The Whale Shark is not a whale at all--it is a fish! Actually, it is the largest known fish and the largest known shark in the world. It can grow to be 45 feet long and weighs as much as 15 tons. Whale sharks are greyish or bluish above, with a pattern of creamy white spots and pale stripes that look almost like a checkerboard. They have a flat, blunt head, a humped back, and ridges along their sides. Whale sharks also have very thick skin.
Although it is so large, the whale shark feeds mostly on plankton, as well as on small fish and crustaceans. As it swims through the water, this shark uses a suction mechanism in its mouth to pull the plankton in and through its gill filters. Even though it has 3,000 tiny teeth, the whale shark does not use them when catching food. They like to live in warm, tropical waters far in the open seas. This fish has been seen in the Indian, Atlantic, and Pacific oceans. The whale shark is active both during the day and at night.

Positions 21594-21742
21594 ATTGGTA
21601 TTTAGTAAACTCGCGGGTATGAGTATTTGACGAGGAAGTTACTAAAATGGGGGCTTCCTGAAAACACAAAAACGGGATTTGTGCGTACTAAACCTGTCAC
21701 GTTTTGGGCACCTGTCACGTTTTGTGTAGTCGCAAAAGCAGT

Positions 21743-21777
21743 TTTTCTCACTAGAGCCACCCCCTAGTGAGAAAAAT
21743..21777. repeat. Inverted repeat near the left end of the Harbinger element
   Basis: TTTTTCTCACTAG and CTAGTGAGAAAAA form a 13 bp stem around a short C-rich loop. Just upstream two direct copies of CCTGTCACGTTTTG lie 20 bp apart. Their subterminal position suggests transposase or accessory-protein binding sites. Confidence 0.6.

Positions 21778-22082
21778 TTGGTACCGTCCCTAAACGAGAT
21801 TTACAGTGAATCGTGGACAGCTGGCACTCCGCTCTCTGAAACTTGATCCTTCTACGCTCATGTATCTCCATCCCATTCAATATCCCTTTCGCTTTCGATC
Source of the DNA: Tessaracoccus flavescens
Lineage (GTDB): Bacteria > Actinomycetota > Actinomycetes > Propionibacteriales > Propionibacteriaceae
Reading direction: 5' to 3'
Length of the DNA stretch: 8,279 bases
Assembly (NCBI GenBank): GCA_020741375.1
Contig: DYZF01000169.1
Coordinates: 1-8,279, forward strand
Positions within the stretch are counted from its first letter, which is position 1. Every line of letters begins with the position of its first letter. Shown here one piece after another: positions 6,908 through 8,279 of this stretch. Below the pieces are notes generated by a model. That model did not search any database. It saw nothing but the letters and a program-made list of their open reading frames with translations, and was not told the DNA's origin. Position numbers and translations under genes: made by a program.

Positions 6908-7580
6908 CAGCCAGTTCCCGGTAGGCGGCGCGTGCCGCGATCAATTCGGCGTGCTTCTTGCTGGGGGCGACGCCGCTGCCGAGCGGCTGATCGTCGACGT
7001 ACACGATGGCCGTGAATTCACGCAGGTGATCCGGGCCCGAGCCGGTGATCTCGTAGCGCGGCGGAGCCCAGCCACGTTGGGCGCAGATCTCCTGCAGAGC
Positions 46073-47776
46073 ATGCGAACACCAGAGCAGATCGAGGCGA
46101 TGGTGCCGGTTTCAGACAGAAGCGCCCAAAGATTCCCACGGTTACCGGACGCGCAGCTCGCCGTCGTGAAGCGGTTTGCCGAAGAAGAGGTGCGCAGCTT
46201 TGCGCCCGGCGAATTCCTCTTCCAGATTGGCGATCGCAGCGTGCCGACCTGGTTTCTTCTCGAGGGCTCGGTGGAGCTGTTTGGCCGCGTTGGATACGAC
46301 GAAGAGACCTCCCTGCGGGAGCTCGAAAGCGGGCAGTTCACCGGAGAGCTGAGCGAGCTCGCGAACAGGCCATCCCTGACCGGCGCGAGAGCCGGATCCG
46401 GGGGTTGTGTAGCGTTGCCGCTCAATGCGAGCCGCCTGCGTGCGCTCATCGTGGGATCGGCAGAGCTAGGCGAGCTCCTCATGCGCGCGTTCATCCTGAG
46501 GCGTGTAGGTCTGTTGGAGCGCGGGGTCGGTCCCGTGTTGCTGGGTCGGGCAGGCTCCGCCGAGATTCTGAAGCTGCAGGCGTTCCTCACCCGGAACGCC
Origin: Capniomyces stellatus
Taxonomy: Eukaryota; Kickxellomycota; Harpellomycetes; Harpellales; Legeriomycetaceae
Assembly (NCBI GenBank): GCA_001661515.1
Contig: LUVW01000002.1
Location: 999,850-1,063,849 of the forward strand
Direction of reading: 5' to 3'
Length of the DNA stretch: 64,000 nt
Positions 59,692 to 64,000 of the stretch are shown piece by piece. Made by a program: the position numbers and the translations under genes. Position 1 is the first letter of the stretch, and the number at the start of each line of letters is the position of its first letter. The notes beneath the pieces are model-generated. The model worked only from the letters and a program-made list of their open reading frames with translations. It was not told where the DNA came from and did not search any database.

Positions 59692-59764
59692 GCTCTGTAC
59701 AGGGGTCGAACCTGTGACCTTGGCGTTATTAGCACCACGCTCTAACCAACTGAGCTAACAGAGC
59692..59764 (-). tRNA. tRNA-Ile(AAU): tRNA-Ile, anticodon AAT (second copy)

Whale sharks are solitary animals; they are usually seen alone and don't swim in large groups. However, they are harmless and often curious about humans nearby. Whale sharks are rare in the fish world because they give birth to live young even though they have eggs. The egg is laid and develops inside the female and live young are later born during the summer months.